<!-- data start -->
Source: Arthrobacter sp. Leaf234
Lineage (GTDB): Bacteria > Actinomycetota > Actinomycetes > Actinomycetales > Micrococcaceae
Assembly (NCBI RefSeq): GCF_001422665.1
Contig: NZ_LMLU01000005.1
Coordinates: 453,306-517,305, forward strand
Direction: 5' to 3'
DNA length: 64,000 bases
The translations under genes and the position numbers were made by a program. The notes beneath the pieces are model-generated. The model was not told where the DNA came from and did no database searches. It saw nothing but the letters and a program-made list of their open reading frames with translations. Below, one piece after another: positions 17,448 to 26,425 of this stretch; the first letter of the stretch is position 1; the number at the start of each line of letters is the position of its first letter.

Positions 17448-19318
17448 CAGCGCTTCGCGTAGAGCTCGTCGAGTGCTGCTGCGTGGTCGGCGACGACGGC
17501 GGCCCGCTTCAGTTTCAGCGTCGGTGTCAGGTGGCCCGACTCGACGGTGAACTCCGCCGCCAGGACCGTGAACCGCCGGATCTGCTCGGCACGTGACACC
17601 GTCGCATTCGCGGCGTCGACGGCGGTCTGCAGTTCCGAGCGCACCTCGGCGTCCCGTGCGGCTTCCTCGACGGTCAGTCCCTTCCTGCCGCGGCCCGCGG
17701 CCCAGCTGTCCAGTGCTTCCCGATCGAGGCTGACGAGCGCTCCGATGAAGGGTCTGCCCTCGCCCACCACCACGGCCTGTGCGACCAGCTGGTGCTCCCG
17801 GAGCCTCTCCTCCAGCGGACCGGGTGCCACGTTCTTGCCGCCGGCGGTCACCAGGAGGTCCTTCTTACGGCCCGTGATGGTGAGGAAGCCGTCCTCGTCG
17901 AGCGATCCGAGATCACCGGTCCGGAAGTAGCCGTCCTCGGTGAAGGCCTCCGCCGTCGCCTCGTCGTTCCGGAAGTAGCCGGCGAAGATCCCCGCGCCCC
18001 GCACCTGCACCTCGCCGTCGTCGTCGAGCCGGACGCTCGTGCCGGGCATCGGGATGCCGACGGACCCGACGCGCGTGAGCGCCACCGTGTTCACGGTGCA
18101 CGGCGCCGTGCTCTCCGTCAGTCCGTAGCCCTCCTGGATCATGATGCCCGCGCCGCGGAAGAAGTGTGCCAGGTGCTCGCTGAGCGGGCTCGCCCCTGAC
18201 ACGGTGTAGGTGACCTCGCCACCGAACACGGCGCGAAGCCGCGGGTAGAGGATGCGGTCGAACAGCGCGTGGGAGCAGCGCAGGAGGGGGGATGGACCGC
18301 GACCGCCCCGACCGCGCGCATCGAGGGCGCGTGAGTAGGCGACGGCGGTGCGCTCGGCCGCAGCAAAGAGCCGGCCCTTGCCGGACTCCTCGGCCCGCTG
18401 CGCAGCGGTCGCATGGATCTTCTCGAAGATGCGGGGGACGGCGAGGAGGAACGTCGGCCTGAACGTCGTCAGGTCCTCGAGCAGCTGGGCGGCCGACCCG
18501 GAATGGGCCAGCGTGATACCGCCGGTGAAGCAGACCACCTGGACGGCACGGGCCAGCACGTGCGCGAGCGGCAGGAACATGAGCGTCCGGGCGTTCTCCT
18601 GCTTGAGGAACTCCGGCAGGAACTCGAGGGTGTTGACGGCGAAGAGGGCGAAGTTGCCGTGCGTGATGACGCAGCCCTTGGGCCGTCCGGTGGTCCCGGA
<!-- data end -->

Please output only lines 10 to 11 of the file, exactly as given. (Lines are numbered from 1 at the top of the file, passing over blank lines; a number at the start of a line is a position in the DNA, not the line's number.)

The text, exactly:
17448 CAGCGCTTCGCGTAGAGCTCGTCGAGTGCTGCTGCGTGGTCGGCGACGACGGC
17501 GGCCCGCTTCAGTTTCAGCGTCGGTGTCAGGTGGCCCGACTCGACGGTGAACTCCGCCGCCAGGACCGTGAACCGCCGGATCTGCTCGGCACGTGACACC